Thursday, April 28, 2011

mother nature does not care about our timelines.

We have a tendency to take on a lot of projects at once around here. Our list of outdoor projects for this season is quite optimistic:

  • Build 3 new 4x12 raised garden beds
  • Get chickens & build chicken coop
  • Run drip irrigation to the existing row garden & new raised beds
  • Run electricity to the backyard (for the coop & the greenhouse)
  • Have a 6' cedar fence installed
  • Put up a greenhouse
  • Build a seed starting system
  • Start about 1400 plants & put them into the gardens

Too ambitious? Crazy? Maybe... :) 

Mother Nature apparently did not get a copy of our project list & timeline. We have been doing pretty well with keeping up, even with the late snow & freezes in March. This month, however, has certainly been a lesson in patience. With the exception of one or two dry days, it has been a continuous forecast of rain. Projects are delayed, and the chicks are growing so quickly that they will likely outgrow Brooder 2.0 before we can build the coop!

Curry pokes her head out to see what we're doing.

It seems like just yesterday that Sesame was a tiny fluff ball hiding in the feather duster:

Sesame, 3/29/11

Look at her now, not even a month later!

Sesame, 4/24/11

We did find a nice day to stain the cedar 2x4s for the frame of the coop, so that's some progress! We did some research ahead of time on non-toxic and sustainable exterior treatments for the coop and decided to go with Penofin Verde. The downside of using this is that it's expensive (about $50 per gallon) and we had to order it because we weren't able to find it locally. The upside, so far, has outweighed it though. For a wood stain, it doesn't smell bad at all - in fact, because it's just brazilian rosewood oil, it actually smells kinda nice. It's also really beautiful on the wood and a little bit goes a lot further than we thought - we'll probably only need one gallon for the whole coop. We'll have to wait to see how it holds up in the weather, but at this point, we would likely use it again for future projects.


We're also bringing the chicks outside, as often as the weather will allow, and they are loving it!

Masala testing her wings
Curry leaping with joy

video

It looks like we may have some windows of sunshine in the coming days, so it's time to get the exact spot for their new home staked out and, weather permitting, have it built in the next week or two. Can't wait to see them enjoying their new home!

Sunday, April 3, 2011

chickens!

It's finally starting to feel like Spring around here and we have so much going on. After months of planning & anticipation, our baby chicks have arrived! We decided to enter into the adventure of chicken-keeping with an awesome couple who are also starting their backyard flock this year. This gives us two more brains for sharing ideas & concerns, four additional hands to help build the coop, and also provides a sense of community for the whole endeavor.

The chicks have arrived!
The brooder box was amazingly simple to build out of things we already had around the house. We just used a plastic file box and lined the bottom with paper towels. We had some modular wire cubes from another project, so we drilled holes around the top of the bin and secured a panel to one side with cable ties. On the other side, we attached a second panel to the first, creating a hinged lid to open & close as needed. We just use a clamp to hold it in place when closed (mostly to keep the curious cat out). Add a red 100 watt infrared light and a thermometer, and we're ready for the chicks!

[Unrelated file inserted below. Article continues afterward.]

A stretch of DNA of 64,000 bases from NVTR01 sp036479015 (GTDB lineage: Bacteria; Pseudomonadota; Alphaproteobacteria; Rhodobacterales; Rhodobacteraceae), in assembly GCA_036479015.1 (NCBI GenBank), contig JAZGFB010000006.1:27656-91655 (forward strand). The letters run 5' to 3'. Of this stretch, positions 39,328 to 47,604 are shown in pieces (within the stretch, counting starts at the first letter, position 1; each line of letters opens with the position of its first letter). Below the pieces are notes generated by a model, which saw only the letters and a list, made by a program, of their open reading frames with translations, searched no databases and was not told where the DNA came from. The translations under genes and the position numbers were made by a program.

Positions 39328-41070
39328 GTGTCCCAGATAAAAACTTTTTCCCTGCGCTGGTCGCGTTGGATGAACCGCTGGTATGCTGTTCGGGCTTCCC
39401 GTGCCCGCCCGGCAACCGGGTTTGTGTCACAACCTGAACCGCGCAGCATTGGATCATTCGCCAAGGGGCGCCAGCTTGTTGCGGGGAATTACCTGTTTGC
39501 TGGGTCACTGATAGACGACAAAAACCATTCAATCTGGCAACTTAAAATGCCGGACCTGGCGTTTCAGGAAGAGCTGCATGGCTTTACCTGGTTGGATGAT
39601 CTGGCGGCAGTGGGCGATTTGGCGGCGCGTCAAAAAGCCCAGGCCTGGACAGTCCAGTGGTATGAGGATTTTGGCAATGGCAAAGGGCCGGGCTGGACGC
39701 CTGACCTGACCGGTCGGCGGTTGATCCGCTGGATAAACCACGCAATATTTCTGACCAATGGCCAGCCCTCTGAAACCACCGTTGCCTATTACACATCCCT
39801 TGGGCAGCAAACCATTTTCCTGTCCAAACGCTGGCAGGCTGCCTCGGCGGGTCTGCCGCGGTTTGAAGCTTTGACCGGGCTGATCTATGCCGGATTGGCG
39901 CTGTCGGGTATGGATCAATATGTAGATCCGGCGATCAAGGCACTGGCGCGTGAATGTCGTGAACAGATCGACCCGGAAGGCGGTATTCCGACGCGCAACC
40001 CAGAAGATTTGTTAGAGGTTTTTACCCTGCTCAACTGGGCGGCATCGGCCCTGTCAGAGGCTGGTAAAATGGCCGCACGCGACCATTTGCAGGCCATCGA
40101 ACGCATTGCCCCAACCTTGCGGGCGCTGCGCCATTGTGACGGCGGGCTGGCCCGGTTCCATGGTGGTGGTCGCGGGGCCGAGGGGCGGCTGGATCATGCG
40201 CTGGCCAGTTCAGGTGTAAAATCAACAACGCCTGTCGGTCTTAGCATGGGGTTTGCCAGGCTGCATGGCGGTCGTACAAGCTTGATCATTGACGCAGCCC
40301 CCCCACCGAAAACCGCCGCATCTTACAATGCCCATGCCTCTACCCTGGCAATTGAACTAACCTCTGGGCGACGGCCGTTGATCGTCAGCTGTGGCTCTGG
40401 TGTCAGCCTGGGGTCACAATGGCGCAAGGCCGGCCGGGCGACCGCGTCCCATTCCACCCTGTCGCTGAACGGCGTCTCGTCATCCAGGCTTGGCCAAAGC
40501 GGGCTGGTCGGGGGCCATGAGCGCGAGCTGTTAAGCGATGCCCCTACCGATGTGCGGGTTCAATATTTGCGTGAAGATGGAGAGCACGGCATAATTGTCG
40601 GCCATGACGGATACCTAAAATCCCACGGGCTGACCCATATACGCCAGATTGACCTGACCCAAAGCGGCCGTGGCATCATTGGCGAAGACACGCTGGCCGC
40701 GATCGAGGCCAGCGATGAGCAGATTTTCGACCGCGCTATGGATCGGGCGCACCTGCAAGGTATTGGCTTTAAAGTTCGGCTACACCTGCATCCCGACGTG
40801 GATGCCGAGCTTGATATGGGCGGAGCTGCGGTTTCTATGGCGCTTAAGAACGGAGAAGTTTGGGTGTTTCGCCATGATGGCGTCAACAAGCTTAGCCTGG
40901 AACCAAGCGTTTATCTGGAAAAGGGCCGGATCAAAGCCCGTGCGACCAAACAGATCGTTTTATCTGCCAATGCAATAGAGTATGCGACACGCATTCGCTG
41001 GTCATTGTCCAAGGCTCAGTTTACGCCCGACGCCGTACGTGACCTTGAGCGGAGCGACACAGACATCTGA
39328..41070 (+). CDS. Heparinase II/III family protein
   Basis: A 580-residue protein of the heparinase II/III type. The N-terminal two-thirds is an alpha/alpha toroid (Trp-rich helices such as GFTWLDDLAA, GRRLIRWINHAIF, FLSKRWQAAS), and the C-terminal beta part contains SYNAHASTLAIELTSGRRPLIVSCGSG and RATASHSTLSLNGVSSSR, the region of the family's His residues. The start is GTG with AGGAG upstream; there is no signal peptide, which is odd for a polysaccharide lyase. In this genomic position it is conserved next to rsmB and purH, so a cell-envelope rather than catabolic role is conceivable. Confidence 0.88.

Plastic tote brooder box
All set up on a table in our home office

We split an order for day-old baby chicks from a reputable online hatchery and received 8 total - a flock of 4 for each of us. In retrospect, I don't think we would mail order chicks again - especially now that we've found some local sources. For me, the issue is more with the shipping process than the hatchery. Certainly, chicks are shipped all the time and can handle it, but I'd rather not see them put through the stress if there is a local option available. 

Additionally, of the 8 we ordered, one of them unfortunately didn't make it. Sadly, it was our Buff Orpington. For me, this was a very early lesson to not get too attached to them since losing chickens, whether as babies or adults, seems all too common. There have been several existential conversations between the four of us with regard to pet vs. livestock, "egg layer" vs. "egg-laying family member", and the foreboding question of what happens when they stop laying. I'm aiming for something between pet and provider because, let's face it, I'm never going to see them as livestock. As a child, I screamed with delight every time we passed cows on the highway and even once tried to hug one (the cow was not amused). I also kissed a llama at the zoo when I was 5, or rather it kissed me, and I've adored them ever since. And don't even get me started on the goats at Grant's Farm...
Call me Snow White.
Our hope is that we can provide a happy, well-balanced chicken life for them in which they have joy, freedom, and respect - and in return we have entertaining companions, awesome garden pest control, and beautiful, delicious eggs without having to worry about what food recall is currently going on.

We had been kicking ourselves a bit for not starting with a flock of 6, so we took the opportunity while our chicks were still young to add 3 more from a local hatchery. They have all settled in together really nicely and are pure joy to watch. :)

Here is our current flock!

Sesame, Barred Plymouth Rock (6 days)
Saffron, Rhode Island Red (6 days)
Masala, Easter Egger (6 days)
Anise, Black Star (3 days)
Curry, Buff Orpington (3 days)
Tamarind, New Hampshire Red (3 days)